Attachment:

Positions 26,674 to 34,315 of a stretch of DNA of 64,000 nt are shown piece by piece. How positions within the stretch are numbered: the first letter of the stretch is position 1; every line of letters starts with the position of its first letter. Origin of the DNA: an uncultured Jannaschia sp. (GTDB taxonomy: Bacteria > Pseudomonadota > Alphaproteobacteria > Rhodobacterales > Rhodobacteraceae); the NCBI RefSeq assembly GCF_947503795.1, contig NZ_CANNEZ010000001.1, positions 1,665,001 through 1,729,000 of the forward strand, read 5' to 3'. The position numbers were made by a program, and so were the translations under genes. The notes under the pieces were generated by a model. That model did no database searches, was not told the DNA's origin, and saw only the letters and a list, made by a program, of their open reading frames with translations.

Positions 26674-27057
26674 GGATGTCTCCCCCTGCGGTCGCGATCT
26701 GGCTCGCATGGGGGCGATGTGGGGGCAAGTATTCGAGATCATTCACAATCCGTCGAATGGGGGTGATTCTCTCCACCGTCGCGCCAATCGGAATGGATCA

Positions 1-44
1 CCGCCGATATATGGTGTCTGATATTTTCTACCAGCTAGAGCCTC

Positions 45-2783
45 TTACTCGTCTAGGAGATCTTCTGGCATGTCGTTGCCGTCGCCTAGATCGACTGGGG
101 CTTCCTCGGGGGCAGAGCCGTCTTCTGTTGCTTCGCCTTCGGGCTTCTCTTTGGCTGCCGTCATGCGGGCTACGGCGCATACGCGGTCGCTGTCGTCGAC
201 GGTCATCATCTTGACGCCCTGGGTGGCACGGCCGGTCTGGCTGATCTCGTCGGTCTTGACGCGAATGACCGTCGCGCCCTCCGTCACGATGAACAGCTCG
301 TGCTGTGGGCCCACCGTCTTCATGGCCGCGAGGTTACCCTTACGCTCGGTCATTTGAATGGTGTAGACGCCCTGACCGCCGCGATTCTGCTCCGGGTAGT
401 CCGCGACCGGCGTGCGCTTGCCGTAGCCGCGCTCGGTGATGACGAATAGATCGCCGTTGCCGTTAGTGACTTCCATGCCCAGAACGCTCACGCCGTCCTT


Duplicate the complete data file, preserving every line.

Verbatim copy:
Positions 26,674 to 34,315 of a stretch of DNA of 64,000 nt are shown piece by piece. How positions within the stretch are numbered: the first letter of the stretch is position 1; every line of letters starts with the position of its first letter. Origin of the DNA: an uncultured Jannaschia sp. (GTDB taxonomy: Bacteria > Pseudomonadota > Alphaproteobacteria > Rhodobacterales > Rhodobacteraceae); the NCBI RefSeq assembly GCF_947503795.1, contig NZ_CANNEZ010000001.1, positions 1,665,001 through 1,729,000 of the forward strand, read 5' to 3'. The position numbers were made by a program, and so were the translations under genes. The notes under the pieces were generated by a model. That model did no database searches, was not told the DNA's origin, and saw only the letters and a list, made by a program, of their open reading frames with translations.

Positions 26674-27057
26674 GGATGTCTCCCCCTGCGGTCGCGATCT
26701 GGCTCGCATGGGGGCGATGTGGGGGCAAGTATTCGAGATCATTCACAATCCGTCGAATGGGGGTGATTCTCTCCACCGTCGCGCCAATCGGAATGGATCA

Positions 1-44
1 CCGCCGATATATGGTGTCTGATATTTTCTACCAGCTAGAGCCTC

Positions 45-2783
45 TTACTCGTCTAGGAGATCTTCTGGCATGTCGTTGCCGTCGCCTAGATCGACTGGGG
101 CTTCCTCGGGGGCAGAGCCGTCTTCTGTTGCTTCGCCTTCGGGCTTCTCTTTGGCTGCCGTCATGCGGGCTACGGCGCATACGCGGTCGCTGTCGTCGAC
201 GGTCATCATCTTGACGCCCTGGGTGGCACGGCCGGTCTGGCTGATCTCGTCGGTCTTGACGCGAATGACCGTCGCGCCCTCCGTCACGATGAACAGCTCG
301 TGCTGTGGGCCCACCGTCTTCATGGCCGCGAGGTTACCCTTACGCTCGGTCATTTGAATGGTGTAGACGCCCTGACCGCCGCGATTCTGCTCCGGGTAGT
401 CCGCGACCGGCGTGCGCTTGCCGTAGCCGCGCTCGGTGATGACGAATAGATCGCCGTTGCCGTTAGTGACTTCCATGCCCAGAACGCTCACGCCGTCCTT